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Afp

France issues first 10-year bond at negative interest rate

By AFP
media Investors are now willing to pay, rather than receive, interest for the privilege of owning French government bonds AFP

France issued its first-ever 10-year bond at a negative borrowing rate on Thursday, meaning investors pay, rather than receive, interest for the privilege of owning French sovereign debt, said the state debt management agency, AFT.

AFT said in a statement that it issued 9.996 billion euros ($11.3 billion) in long-term bonds, with just under half -- or 4.972 billion euros -- in the form of 10-year bonds at a rate of -0.13 percent.

The agency also issued 2.05 billion euros in 15-year debt with a coupon of +0.23 percent and 2.974 billion euros in 30-year debt at +0.8 percent.

It is the first time that France, the eurozone's second-biggest economy, has issued sovereign debt at a negative rate with a number of other countries in the currency area -- notably Austria, Germany and the Netherlands -- already charging investors to buy their bonds.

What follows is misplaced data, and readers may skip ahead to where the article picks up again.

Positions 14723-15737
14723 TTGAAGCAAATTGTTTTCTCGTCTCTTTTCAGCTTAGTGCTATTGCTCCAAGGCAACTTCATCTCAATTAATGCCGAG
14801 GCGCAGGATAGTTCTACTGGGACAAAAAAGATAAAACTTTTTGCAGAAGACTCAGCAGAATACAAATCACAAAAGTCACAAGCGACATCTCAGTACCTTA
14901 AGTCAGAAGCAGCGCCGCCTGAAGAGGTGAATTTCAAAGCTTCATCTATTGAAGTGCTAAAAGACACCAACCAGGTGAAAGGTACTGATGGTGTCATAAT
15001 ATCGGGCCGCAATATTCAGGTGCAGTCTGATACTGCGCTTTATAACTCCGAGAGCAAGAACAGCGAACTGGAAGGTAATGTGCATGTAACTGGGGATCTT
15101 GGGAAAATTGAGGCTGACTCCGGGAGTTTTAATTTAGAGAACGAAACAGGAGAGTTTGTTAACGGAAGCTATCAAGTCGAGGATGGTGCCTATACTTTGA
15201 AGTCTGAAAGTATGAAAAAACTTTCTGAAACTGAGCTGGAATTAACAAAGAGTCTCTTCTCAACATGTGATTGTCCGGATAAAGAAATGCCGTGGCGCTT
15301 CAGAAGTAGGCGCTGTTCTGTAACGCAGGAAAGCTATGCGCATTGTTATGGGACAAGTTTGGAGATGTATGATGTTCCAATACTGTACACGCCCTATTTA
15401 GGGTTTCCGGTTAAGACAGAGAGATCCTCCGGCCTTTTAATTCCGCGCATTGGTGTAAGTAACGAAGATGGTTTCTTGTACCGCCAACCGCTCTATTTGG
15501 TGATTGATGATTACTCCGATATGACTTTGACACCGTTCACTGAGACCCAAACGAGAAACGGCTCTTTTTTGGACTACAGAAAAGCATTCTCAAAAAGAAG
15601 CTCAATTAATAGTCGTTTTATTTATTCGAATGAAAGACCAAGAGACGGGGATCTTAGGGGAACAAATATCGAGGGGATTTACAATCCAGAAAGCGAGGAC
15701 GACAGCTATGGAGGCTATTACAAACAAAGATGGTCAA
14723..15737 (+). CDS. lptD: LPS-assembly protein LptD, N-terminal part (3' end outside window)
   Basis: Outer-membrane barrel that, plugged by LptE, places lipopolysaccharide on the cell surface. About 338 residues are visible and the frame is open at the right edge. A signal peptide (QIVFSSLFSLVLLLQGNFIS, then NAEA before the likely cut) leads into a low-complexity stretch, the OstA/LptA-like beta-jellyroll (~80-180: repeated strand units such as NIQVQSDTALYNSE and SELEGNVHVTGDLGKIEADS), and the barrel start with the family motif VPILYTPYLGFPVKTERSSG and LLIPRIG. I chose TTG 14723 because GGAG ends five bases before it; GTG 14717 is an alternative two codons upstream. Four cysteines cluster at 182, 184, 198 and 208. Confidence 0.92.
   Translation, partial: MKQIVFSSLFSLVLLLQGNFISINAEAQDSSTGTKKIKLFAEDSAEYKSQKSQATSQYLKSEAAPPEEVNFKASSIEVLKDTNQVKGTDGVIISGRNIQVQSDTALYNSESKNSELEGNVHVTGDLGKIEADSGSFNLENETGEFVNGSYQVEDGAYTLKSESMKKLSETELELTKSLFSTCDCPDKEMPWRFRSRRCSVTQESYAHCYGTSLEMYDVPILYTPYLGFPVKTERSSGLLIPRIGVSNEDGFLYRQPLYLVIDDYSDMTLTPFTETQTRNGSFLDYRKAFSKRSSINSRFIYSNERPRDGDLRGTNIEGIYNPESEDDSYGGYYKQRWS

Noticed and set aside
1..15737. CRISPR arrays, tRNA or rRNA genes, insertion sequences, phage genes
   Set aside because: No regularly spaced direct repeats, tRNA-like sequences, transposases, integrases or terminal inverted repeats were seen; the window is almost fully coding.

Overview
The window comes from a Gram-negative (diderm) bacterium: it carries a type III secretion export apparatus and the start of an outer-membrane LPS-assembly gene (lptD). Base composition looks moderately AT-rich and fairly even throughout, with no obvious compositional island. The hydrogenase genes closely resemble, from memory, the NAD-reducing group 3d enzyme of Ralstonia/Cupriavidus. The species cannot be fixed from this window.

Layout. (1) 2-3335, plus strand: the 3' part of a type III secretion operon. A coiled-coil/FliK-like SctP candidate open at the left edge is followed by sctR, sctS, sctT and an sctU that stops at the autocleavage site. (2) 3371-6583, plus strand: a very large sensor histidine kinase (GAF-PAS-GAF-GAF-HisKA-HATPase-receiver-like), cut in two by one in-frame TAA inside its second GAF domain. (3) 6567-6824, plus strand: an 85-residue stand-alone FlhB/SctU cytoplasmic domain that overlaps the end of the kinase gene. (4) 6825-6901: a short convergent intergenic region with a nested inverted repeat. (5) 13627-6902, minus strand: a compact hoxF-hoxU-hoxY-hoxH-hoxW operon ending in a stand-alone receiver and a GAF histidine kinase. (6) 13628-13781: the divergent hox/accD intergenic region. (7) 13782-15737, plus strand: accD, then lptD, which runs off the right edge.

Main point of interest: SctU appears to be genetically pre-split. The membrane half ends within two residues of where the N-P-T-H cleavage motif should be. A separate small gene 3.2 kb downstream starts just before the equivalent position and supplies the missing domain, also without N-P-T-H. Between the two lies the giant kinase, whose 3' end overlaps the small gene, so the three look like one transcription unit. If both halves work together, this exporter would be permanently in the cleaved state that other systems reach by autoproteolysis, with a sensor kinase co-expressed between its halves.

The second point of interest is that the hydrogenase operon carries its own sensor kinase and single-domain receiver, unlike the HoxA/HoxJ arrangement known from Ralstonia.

Official rates in the 19-country eurozone as a whole have been negative since 2014 when the European Central Bank lowered its key deposit rate to -0.10 percent.

The ECB has since cut the deposit rate further, to -0.40 percent.

But with more easing looking likely after ECB chief Mario Draghi hinted as much last month, the so-called yields, or investors' return, on Europe's safest bonds are falling.

On the secondary markets, where already issued debt changes hands, the yield on 10-year French government bonds already drifted into negative territory in mid-June.

Outside the eurozone, EU members Sweden and Denmark also have negative interest rates, as does non-member Switzerland.

Financially weaker eurozone members Greece and Italy still have to pay more than two percent of interest to find buyers for their government bonds.

Analysts predict yields in Europe will keep falling as Draghi's successor at the helm of the ECB, IMF chief Christine Lagarde, is expected to increase economic stimulus either through rate cuts or quantitative easing.

But the move to more deeply negative yields raises concerns that Europe may be following in the footsteps of Japan, which has been having trouble to revive inflation and growth.

 
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